Bringing Awareness to Indigenous Women, MHS’s Senior Lopez-Sanchez Stars in Short Film


Akira Pescador

Upon the disappearance of her cousin Jenny, Molly—portrayed by Mililani High School senior Julissa Lopez-Sanchez—and a group of Native women from their reservation community take it upon themselves to search for the missing girl in the 11 minute short film “In Our Own Hands.” Public viewing of the film will be available from November 5 to 13 on the American Indian Film Festival website.
“It’s to bring awareness to the missing and murdered Indigenous women and the whole Missing and Murdered Indigenous Women movement that advocates for the end of violence against Native women,” said Lopez-Sanchez. “It works to draw attention to the higher rates of disappearances and murders of Native people, particularly women and girls.”
Inspired by writer and director Jennifer Varenchik’s own personal experience with the disappearance of a friend, the film addresses the dismissive attitude of local and national authorities towards the crimes committed against Native American women. In fact, a 2016 study by the Urban Indian Health Institute revealed that only 116 of 5,712 reported cases of missing and murdered Indigenous women were logged into the Department of Justice database that year. While Varenchik’s friend was eventually found, the fact remains that the police initially did not take the appropriate measures to help.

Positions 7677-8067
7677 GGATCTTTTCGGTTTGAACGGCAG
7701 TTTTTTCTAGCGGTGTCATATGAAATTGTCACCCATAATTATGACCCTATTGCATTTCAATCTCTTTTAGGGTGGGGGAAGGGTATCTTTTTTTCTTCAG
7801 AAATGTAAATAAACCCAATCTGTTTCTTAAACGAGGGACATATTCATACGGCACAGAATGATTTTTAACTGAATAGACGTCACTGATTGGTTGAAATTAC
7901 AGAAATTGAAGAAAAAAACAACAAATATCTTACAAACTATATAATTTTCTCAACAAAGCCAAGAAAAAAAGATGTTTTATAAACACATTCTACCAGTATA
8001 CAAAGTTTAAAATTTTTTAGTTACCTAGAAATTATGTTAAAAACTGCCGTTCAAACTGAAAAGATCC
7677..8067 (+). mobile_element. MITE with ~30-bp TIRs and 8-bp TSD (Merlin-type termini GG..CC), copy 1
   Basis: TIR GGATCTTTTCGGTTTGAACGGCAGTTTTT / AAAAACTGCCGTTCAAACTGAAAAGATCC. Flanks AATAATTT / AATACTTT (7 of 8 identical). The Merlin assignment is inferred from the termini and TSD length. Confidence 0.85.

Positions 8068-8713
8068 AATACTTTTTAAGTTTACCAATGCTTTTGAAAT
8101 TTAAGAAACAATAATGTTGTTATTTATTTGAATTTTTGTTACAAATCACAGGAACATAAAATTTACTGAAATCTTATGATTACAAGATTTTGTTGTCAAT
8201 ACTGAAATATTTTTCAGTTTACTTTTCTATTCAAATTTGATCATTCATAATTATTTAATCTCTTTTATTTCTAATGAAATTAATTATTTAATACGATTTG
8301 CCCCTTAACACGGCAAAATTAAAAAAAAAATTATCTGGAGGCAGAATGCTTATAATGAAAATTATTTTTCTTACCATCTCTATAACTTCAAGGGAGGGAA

Not only is this short film meaningful to Native women who are affected by situations like those depicted in the film, but also to the Native performers and directors—including Varenchik and Lopez-Sanchez—behind the film itself.
“People from an online script reading group I was participating in during lock down told me it would be difficult. One of them, an older gentleman, told me, ‘I don’t think there are any Native American actresses.’ He meant at all, not just in Hawaii, but as in none existed,” said Varenchik. “Which is why this short film is so important, people need to know we are still here.”
As vice president of the Oahu Native Nationz Organization, Varenchik reached out to the membership, offering them an opportunity to act in her upcoming film. Lopez-Sanchez, hailing from the Menominee Tribe in Green Bay, Wisconsin, decided to step up and volunteer.
“I’m not an actress, but I told her I’ll do it because I wanted to prove those people wrong for saying that she’s never going to find Native people to be in her short film,” said Lopez-Sanchez.
Despite this being her first time in acting, Lopez-Sanchez’s character Molly was the main protagonist of the film. And while Lopez-Sanchez enjoyed experiencing the filmmaking process firsthand, she does not intend to pursue an acting career unless directly approached with any future opportunities.
The filming of “In Our Hands” took place in April 2021 over the course of two days, with one day each being spent on rehearsal and shooting. This was made possible because Varenchik won the Hawaii Filmmakers Collective Pitch Contest in January 2021. As a result, Varenchick gained free access to the HFC studio, lighting equipment, her own film crew, and up to $1000.00 in covered production costs.
“What you can do is educate yourself, you know, we always have more to learn about the whole thing. That’s all I can ask people to do, is just educate themselves on the whole topic of the MMIW and also use your voice,” said Lopez-Sanchez.
For anyone interested in viewing “In Our Hands,” tickets will be available starting November 15, 2021 at 1 p.m. HST at To learn more about the Murdered and Missing Indigenous Women Movement, their website is

Additional information about Jennifer Varenchik and her films can be found through the helpful links provided at